Japan to Propose Limiting Stablecoin Issuance

Japan Propose Limiting Stablecoin Issuance

Japan’s Financial Services Agency (FSA) will propose legislation in 2022 to make it so only banks and wire transfer companies can issue stablecoins, a Tuesday (Dec. 7) Nikkei Asia report says.

The FSA says limiting the stablecoin issuance will help cut down on risks, as banks have to protect customer assets by law, and the agency also plans to make more strict regulations to combat money laundering. That will encompass adding oversight to wallet providers and others involved in stablecoins.

In addition, Japan is likely to debut a new bank digital currency backed by bank deposits sometime in 2022, according to Nikkei.

The report notes that property developer China Evergrande is facing a liquidity crunch that has cast doubt on stablecoins’ stability.

The stablecoin Tether is, in part, backed by commercial paper, which is a form of short-term corporate debt. That company has clarified that it doesn’t have commercial paper or other debt from Evergrande, but the report says the debt could pose a risk to holders of the coin.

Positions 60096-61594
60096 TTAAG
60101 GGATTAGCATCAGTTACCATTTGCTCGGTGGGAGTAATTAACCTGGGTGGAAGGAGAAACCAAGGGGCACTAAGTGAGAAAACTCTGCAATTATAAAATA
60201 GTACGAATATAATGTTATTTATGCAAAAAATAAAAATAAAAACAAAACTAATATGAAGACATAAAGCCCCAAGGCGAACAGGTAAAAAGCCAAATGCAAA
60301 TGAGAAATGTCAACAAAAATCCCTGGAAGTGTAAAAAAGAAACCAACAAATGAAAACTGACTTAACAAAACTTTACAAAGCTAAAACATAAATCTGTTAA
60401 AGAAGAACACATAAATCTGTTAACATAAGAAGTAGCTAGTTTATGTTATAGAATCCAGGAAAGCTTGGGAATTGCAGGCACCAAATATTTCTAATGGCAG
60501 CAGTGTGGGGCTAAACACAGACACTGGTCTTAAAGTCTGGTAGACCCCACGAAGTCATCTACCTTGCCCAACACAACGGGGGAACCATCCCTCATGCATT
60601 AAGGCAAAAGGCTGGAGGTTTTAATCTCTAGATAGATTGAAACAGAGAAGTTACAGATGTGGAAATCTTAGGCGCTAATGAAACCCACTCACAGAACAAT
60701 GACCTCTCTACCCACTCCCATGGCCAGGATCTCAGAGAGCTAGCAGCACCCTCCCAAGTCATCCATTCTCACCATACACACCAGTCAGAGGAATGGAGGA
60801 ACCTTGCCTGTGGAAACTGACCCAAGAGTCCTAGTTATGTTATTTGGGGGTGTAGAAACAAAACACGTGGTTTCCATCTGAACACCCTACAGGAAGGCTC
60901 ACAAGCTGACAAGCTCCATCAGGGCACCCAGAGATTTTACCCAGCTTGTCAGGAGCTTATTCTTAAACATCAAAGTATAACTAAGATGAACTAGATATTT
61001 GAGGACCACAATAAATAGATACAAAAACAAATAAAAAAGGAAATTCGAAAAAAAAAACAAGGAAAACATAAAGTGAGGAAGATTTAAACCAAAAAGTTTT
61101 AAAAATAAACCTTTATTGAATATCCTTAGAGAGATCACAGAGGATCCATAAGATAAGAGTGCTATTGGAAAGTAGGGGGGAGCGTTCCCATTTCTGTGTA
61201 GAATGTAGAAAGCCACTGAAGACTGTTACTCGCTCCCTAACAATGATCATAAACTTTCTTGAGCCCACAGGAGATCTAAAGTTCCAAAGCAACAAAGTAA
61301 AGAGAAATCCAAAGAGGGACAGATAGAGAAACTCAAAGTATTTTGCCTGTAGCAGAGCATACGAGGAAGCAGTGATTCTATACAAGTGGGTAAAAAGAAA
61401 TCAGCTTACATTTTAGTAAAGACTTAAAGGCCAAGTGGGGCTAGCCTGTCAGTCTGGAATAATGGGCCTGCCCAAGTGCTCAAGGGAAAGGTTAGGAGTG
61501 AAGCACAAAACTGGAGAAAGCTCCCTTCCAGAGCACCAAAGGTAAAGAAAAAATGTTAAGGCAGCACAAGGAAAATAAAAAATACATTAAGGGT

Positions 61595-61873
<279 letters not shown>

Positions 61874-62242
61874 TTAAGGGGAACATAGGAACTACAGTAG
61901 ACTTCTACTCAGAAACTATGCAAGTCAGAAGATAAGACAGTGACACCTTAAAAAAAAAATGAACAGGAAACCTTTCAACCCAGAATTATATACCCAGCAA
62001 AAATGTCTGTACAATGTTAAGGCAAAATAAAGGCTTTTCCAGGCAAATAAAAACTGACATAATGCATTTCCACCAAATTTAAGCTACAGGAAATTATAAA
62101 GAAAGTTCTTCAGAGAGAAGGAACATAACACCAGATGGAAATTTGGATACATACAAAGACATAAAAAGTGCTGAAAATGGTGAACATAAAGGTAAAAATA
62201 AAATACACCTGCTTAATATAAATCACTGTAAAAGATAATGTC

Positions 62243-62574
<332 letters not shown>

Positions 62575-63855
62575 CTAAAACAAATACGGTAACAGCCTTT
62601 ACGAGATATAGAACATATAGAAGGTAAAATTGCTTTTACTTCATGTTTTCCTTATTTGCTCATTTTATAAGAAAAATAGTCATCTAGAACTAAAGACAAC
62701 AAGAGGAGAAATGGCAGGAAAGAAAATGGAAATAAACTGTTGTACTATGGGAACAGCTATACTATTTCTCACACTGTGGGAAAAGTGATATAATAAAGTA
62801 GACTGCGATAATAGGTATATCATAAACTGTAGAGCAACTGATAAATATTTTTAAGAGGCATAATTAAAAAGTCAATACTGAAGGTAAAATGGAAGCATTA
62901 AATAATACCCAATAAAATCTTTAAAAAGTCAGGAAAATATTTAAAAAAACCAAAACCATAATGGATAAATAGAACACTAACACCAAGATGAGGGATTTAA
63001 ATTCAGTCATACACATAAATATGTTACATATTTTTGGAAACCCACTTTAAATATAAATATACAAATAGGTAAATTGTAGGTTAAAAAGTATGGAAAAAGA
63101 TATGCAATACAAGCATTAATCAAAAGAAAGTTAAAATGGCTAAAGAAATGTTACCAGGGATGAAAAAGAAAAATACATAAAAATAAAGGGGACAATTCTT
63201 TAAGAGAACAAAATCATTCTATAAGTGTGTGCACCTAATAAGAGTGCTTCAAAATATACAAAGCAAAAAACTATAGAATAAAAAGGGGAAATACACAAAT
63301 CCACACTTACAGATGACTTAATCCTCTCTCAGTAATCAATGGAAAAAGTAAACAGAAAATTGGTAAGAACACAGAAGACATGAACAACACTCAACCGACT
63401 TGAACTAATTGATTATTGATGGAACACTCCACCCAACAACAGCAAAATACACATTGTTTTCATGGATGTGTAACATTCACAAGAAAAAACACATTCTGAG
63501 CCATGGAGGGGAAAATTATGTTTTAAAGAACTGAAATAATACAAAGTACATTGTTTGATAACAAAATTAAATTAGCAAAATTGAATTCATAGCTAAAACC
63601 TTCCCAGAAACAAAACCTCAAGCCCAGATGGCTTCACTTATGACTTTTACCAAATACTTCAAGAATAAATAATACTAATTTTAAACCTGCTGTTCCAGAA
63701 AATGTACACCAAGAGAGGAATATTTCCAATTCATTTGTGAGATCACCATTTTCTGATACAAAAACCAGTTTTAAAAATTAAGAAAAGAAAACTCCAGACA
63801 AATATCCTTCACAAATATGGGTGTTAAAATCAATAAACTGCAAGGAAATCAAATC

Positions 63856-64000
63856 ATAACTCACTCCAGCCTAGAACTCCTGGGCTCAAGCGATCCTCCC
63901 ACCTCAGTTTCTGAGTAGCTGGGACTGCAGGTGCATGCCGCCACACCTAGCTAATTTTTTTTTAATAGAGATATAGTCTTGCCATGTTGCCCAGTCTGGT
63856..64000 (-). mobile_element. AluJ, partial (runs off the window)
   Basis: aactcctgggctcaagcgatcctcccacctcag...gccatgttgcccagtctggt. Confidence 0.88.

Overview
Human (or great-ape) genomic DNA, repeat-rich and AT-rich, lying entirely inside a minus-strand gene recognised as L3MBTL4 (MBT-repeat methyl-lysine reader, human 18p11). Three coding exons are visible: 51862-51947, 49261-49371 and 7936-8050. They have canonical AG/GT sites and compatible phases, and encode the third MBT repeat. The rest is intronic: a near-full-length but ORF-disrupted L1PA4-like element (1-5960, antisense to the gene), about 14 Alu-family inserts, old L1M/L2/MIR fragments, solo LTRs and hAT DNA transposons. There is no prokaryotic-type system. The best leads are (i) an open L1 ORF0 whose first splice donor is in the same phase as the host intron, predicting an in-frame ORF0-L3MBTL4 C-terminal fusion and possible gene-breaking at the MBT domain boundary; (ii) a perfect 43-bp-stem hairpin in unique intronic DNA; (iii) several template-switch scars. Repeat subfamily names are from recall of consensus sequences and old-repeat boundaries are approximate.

Stablecoin regulation has been a hot topic, with differing opinions in various countries all over the world. At a Senate hearing in the U.S., Treasury Secretary Janet Yellen and Federal Reserve Chairman Jerome Powell sparred over the topic.

Powell questioned Yellen’s position that only federally insured banks should be allowed to issue stablecoins, calling the stance “perplexing.”

See also: Powell, Yellen Clash Over Stablecoin Regulation at Senate Hearing

Yellen chaired a Working Group report calling for legislation to make it so that stablecoins “are subject to appropriate federal prudential oversight on a consistent and comprehensive basis.” This would include legislation that requires stablecoin issuers to be “insured depository institutions.”

Yellen’s position is that there are big risks to dealing with stablecoins, including to the payment system and risks of the concentration of economic power. She feels that stablecoins needed to be regulated the same way that providers of similar services are, like banks.

While more regulation could pose challenges to stablecoin issuers, some wouldn’t be bothered. Jeremy Allaire, CEO of stablecoin issuer Circle, said his company wants to be a national bank anyway.